I spent the better part of the last week or so reading John Rosengren’s recently published book, Hank Greenberg: The Hero of Heroes, to get ready for Opening Day.
In the last decade or so, we have seen biographies on Hall of Famers such as Sandy Koufax, Mickey Mantle, Hank Aaron, Willie Mays, Joe DiMaggio, Ted Williams, Babe Ruth, and Lou Gehrig amongst others. But until this year, we have yet to see the premier biography of the first Jewish baseball star: Henry “Hank” Greenberg. Koufax is the greatest Jewish pitcher that has ever lived but Greenberg is the greatest Jewish hitter of all time.
Rosengren has done a heck of a job in covering Greenberg’s time growing up and the anti-Semitism that he dealt with while playing in the minor leagues and with the Detroit Tigers.
Take out the four years that Greenberg lost to World War 2 and who knows if he ends up with 500 or 600 home runs in his career. While other ballplayers that departed for the service continued to stay in athletic shape by playing barnstorming baseball games, Greenberg didn’t. Ultimately, he paid for that with his career when he came back from the war.
Greenberg would go onto retire following the 1947 season to some amazing numbers: a .313 career batting average, 331 home runs, 1,276 RBI, 4 All-Star selections, 2 AL MVP Awards, 2 World Series wins, and induction into baseball immortality in 1956 when he was elected to the National Baseball Hall of Fame in Cooperstown.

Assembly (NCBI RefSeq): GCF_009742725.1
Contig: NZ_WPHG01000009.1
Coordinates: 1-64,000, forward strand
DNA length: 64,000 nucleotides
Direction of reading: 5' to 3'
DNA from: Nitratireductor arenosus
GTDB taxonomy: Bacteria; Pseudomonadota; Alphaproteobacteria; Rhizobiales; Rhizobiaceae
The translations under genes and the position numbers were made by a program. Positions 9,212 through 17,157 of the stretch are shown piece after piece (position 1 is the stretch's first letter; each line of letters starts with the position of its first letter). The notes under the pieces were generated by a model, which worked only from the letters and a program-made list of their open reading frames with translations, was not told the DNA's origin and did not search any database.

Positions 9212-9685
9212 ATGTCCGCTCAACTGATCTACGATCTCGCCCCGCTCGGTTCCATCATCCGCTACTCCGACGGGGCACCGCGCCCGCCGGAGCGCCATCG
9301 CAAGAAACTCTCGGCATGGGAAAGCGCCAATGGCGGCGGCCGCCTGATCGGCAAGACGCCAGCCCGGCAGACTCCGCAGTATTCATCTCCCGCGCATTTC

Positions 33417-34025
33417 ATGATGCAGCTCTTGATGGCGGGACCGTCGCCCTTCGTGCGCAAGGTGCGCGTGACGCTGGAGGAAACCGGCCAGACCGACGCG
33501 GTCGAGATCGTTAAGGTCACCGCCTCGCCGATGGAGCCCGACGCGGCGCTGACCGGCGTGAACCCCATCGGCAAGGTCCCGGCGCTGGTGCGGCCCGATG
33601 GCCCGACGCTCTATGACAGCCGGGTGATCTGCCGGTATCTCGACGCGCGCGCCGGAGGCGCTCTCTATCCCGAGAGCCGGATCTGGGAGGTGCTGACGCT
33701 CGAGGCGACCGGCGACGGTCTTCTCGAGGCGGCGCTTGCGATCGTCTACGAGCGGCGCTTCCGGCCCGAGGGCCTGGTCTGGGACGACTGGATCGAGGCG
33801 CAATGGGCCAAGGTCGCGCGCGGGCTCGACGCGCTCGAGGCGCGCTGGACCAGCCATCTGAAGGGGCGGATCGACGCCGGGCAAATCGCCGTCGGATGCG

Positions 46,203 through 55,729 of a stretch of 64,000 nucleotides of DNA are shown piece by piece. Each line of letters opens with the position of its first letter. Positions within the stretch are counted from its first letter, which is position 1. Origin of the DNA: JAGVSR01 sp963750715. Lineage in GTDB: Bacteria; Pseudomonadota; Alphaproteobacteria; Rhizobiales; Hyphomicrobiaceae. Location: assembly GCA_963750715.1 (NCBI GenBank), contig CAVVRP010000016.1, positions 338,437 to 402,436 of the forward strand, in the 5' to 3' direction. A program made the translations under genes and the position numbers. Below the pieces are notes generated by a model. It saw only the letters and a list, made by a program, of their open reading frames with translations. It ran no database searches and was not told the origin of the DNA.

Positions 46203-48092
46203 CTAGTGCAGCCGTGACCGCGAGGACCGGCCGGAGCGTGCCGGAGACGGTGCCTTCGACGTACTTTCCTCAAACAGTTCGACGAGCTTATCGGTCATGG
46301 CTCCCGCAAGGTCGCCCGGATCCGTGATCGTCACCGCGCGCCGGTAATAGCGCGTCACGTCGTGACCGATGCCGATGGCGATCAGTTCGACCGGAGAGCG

Greenberg the player, as we learn, is no different than Greenberg the executive–always looking out for his financial gain. If he had a great year, he thought he should earn some more money, no matter what the economic conditions were in the United States. As a general manager, if he thought a player had a down year, he saw to it that he wasn’t paid as much. Just look at what happened with Al Rosen. Two seasons removed from an MVP year and his career really wasn’t the same.
As a mentor, though, Greenberg helped tutor Ralph Kiner, a future Hall of Famer in his own right. Does he get to that point without Greenberg’s mentoring? I don’t know.
With the Yankees, Giants, and Dodgers interested in signing Jewish ballplayers to appeal to the Jewish population of New York, many teams tried to find that Jewish ballplayer who would break through. The Yankees came close to signing Greenberg but he didn’t think he could beat out Lou Gehrig for the starting job at first base. He was right. Gehrig would stay there until ALS forced him to retire from baseball.
As a person, he welcomed the opportunity to sign African-Americans on the Indians or White Sox. Rosengren writes about how the cities reacted to his signing them. After Jackie Robinson died, Greenberg realized he should have done more for him when he first came up as a rookie.
Rosengren’s book shows how Greenberg was able to triumph over the adversity that he dealt with. If you are a fan of the Detroit Tigers, baseball, or a Jewish baseball fan, this book is for you.